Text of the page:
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ARYA Atheroscler. 2012 Spring; 8(1): 21–26.
PMCID: PMC3448397

Effect of education on anthropometric indices in obese parents and children after one year of follow-up

Abstract

BACKGROUND

Childhood obesity has reached epidemic levels. Children obesity predisposes them to risk of cardiac disease in adulthood. Environmental factors, lifestyle preferences, and cultural environment play pivotal roles in the rising prevalence of obesity worldwide. Furthermore, family life style has a great influence on children obesity. This study aimed to determine the effect of family-oriented weight reduction program on the children’s anthropometric measurements.

METHODS

This was a non-pharmacological clinical trial study which was performed on 4-18 years old children attending outpatient clinics of Isfahan Endocrine and Metabolism. Anthropometric measurements were recorded for all the participants. Children took part in one educational session in which they were taught about ways and benefits of having a regular physical activity each day and also benefits of having healthy nutrition. All the participants took part in every 4 months one-hour educational sessions and their anthropometrics were measured.

RESULTS

Fifty eight single-mother families participated in this study. Fourteen single-father families started the intervention but did not follow it to the end. Children’s body mass index (BMI) z-score decreased significantly after the study. Children waist circumference (WC) and hip circumference (HC) significantly increased. Mothers WC and waist to hip ratio (WHR) increased significantly. Regression test showed that mother BMI was an independent factor (B = 0.307; P < 0.021). The effect of the pattern of children’s BMI changed across a one-year period.

CONCLUSION

Our study showed significant effect of repetitive family life style education on children’s BMI z-score changes. Family, as the first place for children behavior formation, must be regarded as one of the best place to tackle childhood obesity.

Keywords: Children Obesity, Parents, Life Style Intervention, Education, Anthropometric Indices

Introduction

Obesity has been considered as the major health problem in many countries since years ago. Along with the increase in incidence of obesity, the complications of obesity also have become more prevalent.1,2 In the developing and developed countries, obesity is rapidly increasing so that in Iran, obesity has been introduced as the major public health issue.3-5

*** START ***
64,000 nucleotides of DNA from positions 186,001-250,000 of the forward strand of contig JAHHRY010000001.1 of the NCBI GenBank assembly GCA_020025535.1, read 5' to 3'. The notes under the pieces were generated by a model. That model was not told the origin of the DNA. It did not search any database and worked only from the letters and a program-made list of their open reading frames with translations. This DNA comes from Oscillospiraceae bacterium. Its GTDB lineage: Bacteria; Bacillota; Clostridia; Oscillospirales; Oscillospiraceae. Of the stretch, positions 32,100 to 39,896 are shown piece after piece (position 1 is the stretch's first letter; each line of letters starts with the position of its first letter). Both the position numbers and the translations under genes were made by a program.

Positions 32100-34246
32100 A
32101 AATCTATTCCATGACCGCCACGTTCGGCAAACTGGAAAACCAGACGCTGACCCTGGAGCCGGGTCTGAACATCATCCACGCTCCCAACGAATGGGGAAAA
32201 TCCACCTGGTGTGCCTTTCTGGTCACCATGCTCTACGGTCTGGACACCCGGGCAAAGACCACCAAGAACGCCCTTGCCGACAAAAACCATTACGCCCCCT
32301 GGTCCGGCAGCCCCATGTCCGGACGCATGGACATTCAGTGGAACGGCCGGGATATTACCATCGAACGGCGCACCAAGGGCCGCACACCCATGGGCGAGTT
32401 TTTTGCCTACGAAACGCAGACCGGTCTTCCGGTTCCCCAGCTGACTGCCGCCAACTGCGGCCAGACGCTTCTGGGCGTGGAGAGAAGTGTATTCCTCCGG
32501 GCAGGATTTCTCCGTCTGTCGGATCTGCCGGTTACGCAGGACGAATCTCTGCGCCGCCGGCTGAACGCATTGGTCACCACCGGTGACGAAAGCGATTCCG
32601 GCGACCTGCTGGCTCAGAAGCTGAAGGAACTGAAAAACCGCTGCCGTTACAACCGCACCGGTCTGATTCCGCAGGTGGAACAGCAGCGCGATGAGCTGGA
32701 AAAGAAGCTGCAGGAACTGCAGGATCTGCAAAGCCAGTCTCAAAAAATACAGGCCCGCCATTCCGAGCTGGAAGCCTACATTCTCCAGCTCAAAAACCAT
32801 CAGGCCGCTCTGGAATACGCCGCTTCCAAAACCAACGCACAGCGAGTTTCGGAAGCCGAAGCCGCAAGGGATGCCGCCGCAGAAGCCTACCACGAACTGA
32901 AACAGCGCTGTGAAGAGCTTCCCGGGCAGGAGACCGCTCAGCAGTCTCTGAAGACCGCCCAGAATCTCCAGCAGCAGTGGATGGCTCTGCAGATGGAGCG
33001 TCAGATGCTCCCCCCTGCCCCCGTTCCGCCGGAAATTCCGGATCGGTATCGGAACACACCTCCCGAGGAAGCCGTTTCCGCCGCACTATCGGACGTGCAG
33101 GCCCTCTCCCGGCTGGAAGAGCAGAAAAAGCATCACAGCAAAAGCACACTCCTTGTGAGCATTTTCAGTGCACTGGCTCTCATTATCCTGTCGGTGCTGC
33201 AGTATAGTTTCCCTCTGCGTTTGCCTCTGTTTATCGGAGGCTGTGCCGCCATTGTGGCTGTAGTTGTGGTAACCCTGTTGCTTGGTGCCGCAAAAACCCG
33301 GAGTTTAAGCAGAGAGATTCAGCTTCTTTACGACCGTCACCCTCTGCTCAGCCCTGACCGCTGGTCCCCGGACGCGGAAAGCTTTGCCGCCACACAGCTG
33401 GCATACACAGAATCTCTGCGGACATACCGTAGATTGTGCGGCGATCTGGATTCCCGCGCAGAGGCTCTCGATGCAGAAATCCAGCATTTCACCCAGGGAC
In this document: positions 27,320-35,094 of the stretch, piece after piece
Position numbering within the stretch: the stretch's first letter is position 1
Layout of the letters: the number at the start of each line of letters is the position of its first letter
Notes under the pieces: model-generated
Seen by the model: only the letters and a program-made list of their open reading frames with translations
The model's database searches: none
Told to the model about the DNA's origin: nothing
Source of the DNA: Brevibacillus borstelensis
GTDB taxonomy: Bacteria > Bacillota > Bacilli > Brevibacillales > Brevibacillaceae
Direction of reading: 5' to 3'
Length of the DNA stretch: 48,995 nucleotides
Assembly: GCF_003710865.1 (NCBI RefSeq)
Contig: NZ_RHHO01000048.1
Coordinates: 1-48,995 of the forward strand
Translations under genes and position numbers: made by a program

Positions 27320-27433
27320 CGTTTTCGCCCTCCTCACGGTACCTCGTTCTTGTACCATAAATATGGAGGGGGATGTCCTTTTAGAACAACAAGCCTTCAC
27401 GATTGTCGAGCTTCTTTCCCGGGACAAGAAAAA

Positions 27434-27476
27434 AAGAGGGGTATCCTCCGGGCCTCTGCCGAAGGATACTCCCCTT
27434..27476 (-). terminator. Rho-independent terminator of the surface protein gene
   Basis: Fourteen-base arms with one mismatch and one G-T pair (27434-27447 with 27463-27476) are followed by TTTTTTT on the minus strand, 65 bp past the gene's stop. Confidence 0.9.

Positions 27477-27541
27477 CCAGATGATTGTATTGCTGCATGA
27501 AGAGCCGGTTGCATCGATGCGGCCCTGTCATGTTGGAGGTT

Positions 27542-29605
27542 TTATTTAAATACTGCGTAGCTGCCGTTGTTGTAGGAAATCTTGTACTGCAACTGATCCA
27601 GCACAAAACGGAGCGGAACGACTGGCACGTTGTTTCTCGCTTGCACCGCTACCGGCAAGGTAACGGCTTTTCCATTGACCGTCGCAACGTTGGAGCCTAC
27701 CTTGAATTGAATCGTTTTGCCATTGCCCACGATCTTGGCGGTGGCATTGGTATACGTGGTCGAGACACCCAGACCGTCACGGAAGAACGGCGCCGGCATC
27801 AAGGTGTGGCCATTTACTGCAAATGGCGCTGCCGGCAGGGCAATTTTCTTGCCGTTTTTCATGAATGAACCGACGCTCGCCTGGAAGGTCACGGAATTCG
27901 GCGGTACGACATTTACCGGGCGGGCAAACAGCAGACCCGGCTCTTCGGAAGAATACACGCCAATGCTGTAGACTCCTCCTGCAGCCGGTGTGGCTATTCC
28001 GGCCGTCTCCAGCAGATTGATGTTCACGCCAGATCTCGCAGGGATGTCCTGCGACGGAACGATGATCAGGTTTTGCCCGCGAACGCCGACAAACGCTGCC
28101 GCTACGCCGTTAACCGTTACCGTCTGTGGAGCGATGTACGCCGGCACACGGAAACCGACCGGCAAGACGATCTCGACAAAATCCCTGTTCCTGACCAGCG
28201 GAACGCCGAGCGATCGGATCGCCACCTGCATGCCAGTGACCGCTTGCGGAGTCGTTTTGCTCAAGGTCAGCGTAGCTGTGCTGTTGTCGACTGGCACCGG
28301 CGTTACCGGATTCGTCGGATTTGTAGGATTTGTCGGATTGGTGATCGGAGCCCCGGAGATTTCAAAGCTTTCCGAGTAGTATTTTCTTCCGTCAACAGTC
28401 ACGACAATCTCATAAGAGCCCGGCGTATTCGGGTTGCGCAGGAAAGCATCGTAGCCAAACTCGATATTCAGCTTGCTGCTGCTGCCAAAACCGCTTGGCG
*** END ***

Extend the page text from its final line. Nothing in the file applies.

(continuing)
A considerable increase in obesity has occurred in the past three decades. In the United States, the number of these school-age children has reached from 6 percent to 18 percent and in the preschool-age children (2-5 years) has reached from 5 percent to 10 percent. The prevalence of overweight and obesity in children in all over the country was 18.6% and 5.9%. However, different prevalence rate for each of them was reported based on the definition of obesity andoverweight.6,7

Various factors cause obesity including environmental factors, the role of television, computer games, sleeping pattern and genetic factors.8-10 In addition, obesity in father or mother would increase the risk of obesity to 2-3 percent.11 Children obesity was found to be associated with family income and educational level of the family and families with high income and high educational level had higher prevalence of children obesity.12

Family is considered as the first source of education and engaging in a health behavior. Family can shape the nutritional behaviors, movement patterns, and physical activities and also plays an important role in establishing interpersonal social relationships. In addition to these unique features, family structure affects on the behavior of the entire family members.13-16 In the study of Mirmiran et al.on 117 families which had 474 children, they studied anthropometric characteristics and nutrition of the subjects and it was indicated that overweight of the children was independently associated with parents’ high energy intake.17

Parents are the most important factors in creating problems related to children’s weight; however, they are less noticed about the overweight risk that their children are posed to. Increase in parents’ knowledge is the first step against obesity. A study in Rasht indicated that mothers’ knowledge about the issues related to the obesity of children aged 2-6 years was very low and on the other hand, mothers had a more decisive role in children’s weight compared to fathers and the effect of mother on boys was far more than girls.18